There is no shortage of werewolf movies scattered across the century of horror cinema. Whether it’s the original lycanthropic classic The Wolf Man, which spawned the very first shared cinematic universe, or the genre’s still unmatched final form with 1981’s An American Werewolf in London, lycanthropes of all shapes and sizes have loped and howled their way into our hearts through the decades.
But even among those highlights, there’s a certain sameness to far too many werewolf movies: The tragic individual, the creeping dread as the full moon draws near, perhaps a prophecy detailing how the poor soul is doomed to kill even those they love the most when in the grip of the curse, the final fate involving something silver. You know how it goes.
But 2002’s Dog Soldiers dispenses with most of that, allowing the audience’s general pop culture knowledge of the genre to do the heavy lifting in service of something wilder, louder, and even stranger than what we’re usually accustomed to when werewolves are around. Instead of a movie about an individual laboring under the shadow of a curse, we get a whole pack of werewolves. And instead of that pack feasting on unsuspecting villagers or their loved ones, they’re up against heavily armed soldiers on a training exercise gone horribly wrong.
The result is one of the loudest, goriest, and unexpectedly funniest werewolf movies ever made.
The origin of Dog Soldiers can be traced back to 1995, when director Neil Marshall and producer Keith Bell were involved in a small film production together.
“It was fairly chaotic and people weren’t getting paid and it was the classic ultra low budget deferment based kind of production,” Marshall recalls. “It was great as a learning experience and a first feature to be involved with, but it was clearly not a way forward as a going concern of making features for a living.’”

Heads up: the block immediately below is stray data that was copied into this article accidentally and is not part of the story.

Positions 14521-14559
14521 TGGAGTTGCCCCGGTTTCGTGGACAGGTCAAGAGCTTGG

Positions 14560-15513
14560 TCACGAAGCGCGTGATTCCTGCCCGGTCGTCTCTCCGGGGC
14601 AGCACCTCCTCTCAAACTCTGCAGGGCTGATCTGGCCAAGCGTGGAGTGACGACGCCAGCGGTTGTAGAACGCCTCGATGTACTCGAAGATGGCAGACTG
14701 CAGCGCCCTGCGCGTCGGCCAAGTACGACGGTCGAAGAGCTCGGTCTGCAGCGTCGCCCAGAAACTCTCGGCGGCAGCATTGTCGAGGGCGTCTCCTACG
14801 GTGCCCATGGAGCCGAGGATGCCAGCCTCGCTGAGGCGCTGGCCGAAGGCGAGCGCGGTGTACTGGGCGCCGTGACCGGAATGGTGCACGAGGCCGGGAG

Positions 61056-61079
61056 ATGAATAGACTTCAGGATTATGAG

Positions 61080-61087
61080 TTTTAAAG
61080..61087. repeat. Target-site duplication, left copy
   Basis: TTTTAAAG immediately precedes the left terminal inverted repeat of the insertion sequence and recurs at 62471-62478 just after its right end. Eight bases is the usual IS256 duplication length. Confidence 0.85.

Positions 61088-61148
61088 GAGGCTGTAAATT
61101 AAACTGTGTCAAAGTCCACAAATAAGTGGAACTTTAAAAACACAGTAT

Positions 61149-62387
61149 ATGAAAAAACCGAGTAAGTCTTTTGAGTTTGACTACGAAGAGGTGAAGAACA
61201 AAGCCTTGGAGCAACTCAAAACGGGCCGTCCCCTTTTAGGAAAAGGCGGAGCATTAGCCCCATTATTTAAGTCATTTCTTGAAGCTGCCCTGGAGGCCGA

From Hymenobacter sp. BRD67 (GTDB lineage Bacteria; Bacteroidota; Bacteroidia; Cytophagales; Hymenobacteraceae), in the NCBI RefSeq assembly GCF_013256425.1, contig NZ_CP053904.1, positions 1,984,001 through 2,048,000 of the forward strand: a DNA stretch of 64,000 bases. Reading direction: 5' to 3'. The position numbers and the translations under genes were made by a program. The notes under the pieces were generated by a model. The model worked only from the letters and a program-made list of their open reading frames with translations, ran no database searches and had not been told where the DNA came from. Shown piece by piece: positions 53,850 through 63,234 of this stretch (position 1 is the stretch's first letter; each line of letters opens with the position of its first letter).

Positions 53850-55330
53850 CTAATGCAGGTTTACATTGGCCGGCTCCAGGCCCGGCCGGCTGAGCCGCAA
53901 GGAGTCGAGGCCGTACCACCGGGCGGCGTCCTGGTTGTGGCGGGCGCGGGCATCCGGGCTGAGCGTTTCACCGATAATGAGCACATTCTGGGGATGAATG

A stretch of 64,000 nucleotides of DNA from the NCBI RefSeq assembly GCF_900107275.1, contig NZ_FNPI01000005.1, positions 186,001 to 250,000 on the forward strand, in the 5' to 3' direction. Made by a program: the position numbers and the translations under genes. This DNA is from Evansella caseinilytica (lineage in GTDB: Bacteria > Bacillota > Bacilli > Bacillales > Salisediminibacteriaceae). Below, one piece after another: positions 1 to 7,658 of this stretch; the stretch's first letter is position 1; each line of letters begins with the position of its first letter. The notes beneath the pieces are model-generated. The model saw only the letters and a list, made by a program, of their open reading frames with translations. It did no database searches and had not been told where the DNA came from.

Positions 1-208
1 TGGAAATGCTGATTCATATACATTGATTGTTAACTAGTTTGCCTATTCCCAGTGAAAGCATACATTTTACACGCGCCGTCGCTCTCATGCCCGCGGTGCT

It was there that the pair “made a pact” to work together on a feature of their own, with Marshall directing and Bell producing, and that ended up being Marshall’s “soldiers versus werewolves” concept. Marshall had a first draft script by 1996.
“I’d always wanted to do a siege movie, war movie, or a military movie, and combine that with my love of horror,” Marshall says. He did exactly that. If you were to walk in late on Dog Soldiers and miss its opening scene, you might be forgiven for thinking you were watching a war movie, as a group of young soldiers engages in a training exercise with their hard-bitten sergeant. But as their training progresses, and their unit gets picked off one by one, the true nature of their foes begins to reveal itself, before finally devolving into full “siege movie” territory, with the last survivors locked in a cottage, trying to keep a circling pack of werewolves at bay.
Despite the fact that so many of its characters are dispatched (in increasingly gruesome fashion) in its first act, Dog Soldiers is a rare breed of horror movie in which there are no easy victims, and virtually every one of the ill-fated squaddies is distinct and fun right from the outset.
“I think that’s ultimately what made the story so lasting,” Marshall says. “It wasn’t just some two dimensional characters being killed by werewolves. I wanted to make those soldiers completely believable.”
But to achieve that, they needed the right cast.
Rounding up the Troops
Because of its remote wooded setting, Dog Soldiers has no need for extras, and there are no unnecessary characters. But the keys to the film are Sgt. Harry G. Wells (Sean Pertwee), Pvt. Lawrence Cooper (Kevin McKidd), Capt. Richard Ryan (Davos Seaworth himself, Liam Cunningham), and the mysterious Megan (Emma Cleasby). These are the film’s final four standing (for a while at least), and the rising tension between them once they’re looked in the cottage in the woods is a highlight of the film.
But the course of Dog Soldiers history could have been very different if some of the original casting had stayed in place. For one thing, the production had initially targeted Jason Statham for the role of Cooper.
“I’d seen him in Lock, Stock and Two Smoking Barrels, and I thought this guy’s got real charisma, he’s going to be a star, he’d be great for Cooper,” Marshall says. “He stuck with us for a little while, but then he got offered Ghosts of Mars. My advice to him was ‘We don’t know when we’re going to get to make this. You’ve got a chance to go and work with John Carpenter. Go and work with John Carpenter.’ He went off to the States and the rest is history.”